But my progress really was slow, every success being eroded by another moment of confusion at a more complex puzzle lying in wait. The Thangmi verb ‘to be’, for example, has a range of different roots, each contingent on the perceived state of permanence of being and whether the speaker has seen the event with their own eyes and thus verified the occurrence. And motion verbs vary by angle of inclination, so that ‘to come up a hill’ is a completely different and unrelated verb stem from ‘to come down the mountain’. It is inconceivable that a native speaker would confuse the two, showing just how deeply the local geography and mountainous topography are etched into the language. The Thangmi lexicon is pretty compact, with just over 2000 ‘words’, and not always ones that we would expect. For example, while there are no Thangmi terms for ‘village’, ‘table’, ‘left’ or ‘right’, there are specific verbs to mean ‘to be exhausted by sitting in the sun all day’ and ‘to be infested with lice’, as well as precise nouns to describe the edible parts of certain leaves or particularly chewy meat that gets stuck in one’s teeth. In other words, the lexical inventory of Thangmi reflects those things that are culturally salient and meaningful to its speakers.

The kinship system, which I thought I had finally mastered after many complex diagrams (eight different uncles and aunts depending on whether they are older or younger than parents, and differentiated between blood relatives and those who are married in), actually makes a distinction for gender of speaker, which I didn’t realise until I started working with a village woman who, as a ‘feminine speaker’, turned my whole understanding inside out. Learning Thangmi felt like codebreaking in Bletchley Park, but then all alone: a voyage of incredible excitement and intellectual stimulation, exploding my often narrow expectations of what a language could be. As these above examples show, languages are about so much more than words. Whole conceptual, social and ecological worlds open up when you learn to speak and come to understand languages vastly different from your own.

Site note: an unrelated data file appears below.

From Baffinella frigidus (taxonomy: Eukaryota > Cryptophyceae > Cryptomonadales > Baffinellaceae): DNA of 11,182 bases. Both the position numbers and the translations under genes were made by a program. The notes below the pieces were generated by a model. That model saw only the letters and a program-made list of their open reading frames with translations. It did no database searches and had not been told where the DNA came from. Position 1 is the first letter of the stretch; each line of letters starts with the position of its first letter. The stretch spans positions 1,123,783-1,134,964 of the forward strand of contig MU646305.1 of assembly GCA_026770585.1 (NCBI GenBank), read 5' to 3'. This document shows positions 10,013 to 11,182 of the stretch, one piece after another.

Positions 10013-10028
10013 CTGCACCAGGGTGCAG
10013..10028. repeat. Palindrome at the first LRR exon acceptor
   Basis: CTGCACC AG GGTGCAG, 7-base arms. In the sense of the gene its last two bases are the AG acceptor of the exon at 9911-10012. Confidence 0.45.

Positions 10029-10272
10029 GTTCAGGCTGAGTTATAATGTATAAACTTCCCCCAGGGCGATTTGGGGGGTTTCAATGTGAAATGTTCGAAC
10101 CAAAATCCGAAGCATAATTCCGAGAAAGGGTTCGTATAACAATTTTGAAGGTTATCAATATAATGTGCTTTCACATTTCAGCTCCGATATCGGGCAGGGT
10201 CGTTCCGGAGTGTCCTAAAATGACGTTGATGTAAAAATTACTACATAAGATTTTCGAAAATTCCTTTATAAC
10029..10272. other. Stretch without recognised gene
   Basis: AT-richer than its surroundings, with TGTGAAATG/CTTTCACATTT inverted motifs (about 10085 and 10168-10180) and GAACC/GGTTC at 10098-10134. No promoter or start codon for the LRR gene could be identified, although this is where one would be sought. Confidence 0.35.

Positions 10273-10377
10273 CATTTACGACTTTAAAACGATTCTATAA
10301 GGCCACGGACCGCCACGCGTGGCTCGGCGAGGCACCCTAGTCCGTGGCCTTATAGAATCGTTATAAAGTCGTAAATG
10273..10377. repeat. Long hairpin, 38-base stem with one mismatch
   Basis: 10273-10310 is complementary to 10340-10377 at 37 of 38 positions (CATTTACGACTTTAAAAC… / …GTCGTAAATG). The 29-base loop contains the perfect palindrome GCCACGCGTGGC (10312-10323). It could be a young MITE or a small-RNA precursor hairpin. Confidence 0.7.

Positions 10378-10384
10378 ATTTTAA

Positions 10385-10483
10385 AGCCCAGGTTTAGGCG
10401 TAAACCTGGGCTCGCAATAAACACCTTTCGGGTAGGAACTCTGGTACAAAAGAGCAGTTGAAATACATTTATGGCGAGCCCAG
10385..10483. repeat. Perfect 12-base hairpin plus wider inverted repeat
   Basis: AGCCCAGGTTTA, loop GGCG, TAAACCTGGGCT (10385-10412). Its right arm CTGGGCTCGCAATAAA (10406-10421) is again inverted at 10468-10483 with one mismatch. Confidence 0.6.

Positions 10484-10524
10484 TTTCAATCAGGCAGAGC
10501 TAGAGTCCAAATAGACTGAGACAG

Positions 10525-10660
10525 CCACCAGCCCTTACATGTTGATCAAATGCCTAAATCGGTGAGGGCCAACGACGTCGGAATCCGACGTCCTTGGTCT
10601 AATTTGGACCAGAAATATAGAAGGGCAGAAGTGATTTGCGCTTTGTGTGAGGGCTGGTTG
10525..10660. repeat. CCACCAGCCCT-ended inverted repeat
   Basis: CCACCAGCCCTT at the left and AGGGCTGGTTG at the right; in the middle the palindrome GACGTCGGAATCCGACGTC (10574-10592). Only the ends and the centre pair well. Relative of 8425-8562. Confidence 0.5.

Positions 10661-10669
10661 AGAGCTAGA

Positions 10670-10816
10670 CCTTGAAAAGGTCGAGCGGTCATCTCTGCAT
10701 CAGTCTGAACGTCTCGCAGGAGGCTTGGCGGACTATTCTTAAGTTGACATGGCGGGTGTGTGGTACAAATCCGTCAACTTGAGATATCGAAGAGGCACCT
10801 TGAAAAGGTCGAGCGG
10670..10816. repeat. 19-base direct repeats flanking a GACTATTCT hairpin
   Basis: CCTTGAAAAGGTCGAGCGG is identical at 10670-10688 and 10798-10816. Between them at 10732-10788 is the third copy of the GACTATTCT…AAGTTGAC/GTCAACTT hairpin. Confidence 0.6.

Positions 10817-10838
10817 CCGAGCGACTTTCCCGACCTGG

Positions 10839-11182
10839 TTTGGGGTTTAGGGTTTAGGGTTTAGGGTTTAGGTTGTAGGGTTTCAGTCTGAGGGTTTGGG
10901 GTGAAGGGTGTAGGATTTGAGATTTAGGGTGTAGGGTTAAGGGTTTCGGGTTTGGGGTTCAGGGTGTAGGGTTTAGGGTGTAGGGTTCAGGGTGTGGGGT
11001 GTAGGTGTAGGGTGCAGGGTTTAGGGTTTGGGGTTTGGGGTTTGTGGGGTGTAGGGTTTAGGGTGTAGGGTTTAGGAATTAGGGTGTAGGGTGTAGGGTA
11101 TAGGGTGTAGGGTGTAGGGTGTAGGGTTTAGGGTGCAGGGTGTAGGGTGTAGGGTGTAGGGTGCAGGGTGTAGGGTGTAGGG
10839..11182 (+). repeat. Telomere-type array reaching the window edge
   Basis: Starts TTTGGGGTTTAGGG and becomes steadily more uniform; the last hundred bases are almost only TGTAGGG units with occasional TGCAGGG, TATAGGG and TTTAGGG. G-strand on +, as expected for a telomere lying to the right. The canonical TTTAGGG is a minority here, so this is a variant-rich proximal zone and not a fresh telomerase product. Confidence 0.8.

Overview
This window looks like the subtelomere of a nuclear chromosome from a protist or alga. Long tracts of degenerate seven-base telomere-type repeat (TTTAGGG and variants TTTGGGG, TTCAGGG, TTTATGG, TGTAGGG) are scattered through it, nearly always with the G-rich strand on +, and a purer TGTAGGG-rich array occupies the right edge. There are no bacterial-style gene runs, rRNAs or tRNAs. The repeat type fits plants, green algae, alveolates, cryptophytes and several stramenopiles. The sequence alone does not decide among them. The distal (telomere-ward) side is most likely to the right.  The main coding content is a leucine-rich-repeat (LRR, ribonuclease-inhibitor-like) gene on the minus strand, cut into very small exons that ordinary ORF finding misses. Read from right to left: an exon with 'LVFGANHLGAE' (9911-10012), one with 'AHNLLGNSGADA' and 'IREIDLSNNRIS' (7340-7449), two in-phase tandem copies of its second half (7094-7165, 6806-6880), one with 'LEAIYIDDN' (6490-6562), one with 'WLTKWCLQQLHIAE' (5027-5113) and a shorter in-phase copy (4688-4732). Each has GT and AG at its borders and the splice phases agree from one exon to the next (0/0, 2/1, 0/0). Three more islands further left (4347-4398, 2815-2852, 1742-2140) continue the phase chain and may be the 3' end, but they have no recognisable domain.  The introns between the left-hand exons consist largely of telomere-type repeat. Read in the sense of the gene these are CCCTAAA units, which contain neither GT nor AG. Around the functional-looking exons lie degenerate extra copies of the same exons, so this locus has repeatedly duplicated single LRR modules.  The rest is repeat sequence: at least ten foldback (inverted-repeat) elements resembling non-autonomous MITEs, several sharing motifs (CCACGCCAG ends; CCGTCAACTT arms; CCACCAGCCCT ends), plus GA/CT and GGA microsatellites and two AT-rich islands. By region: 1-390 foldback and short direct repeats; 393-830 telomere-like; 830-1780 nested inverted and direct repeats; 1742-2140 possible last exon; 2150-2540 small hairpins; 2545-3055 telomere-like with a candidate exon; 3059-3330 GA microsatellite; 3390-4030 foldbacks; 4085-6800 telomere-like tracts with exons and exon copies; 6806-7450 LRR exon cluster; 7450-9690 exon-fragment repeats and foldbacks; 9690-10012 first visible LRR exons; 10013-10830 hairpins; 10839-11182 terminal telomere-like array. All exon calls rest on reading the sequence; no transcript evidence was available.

What is to be done about language endangerment and its grave cultural effects, and by whom? I set up the World Oral Literature Project to encourage collaborations between local communities and committed anthropologists and linguists, and to document and make accessible the voices of vanishing worlds, before they disappear without record. Established in 2009 at Cambridge, and affiliated to the University Museum of Archaeology and Anthropology, we provide supplemental grants for the field documentation of oral literature, publish and archive collections online and in print, and organise lectures and workshops to bring together ethnographers, linguists, archivists, librarians and indigenous scholars to discuss the best strategies for collecting, protecting and connecting research on these endangered narrative traditions.

To some ears, the term ‘oral literature’ seems a contradiction in terms. Is literature not by definition written? We are accustomed to the scholarly emphasis on languages with celebrated written traditions enshrined in Western universities, often to the exclusion of cultures whose traditions are still transmitted primarily by word of mouth. But we must not forget that while all natural, human languages are spoken or signed, only some have established written forms. While our European epics and classics are published and taught as literature, oral narratives rarely have that chance since, until relatively recently, few indigenous peoples have had a means to document their cultural knowledge in writing. Oral literature must be seen for what it is: complex, beautiful and sophisticated, on a par with the writings of our great authors, but then often at risk or in decline. Such epics, songs, poems, legends and rituals are an invaluable part of a community’s heritage and traditional knowledge that may be jettisoned in the name of modernity and progress, and not translated when a community makes the switch to a more dominant language.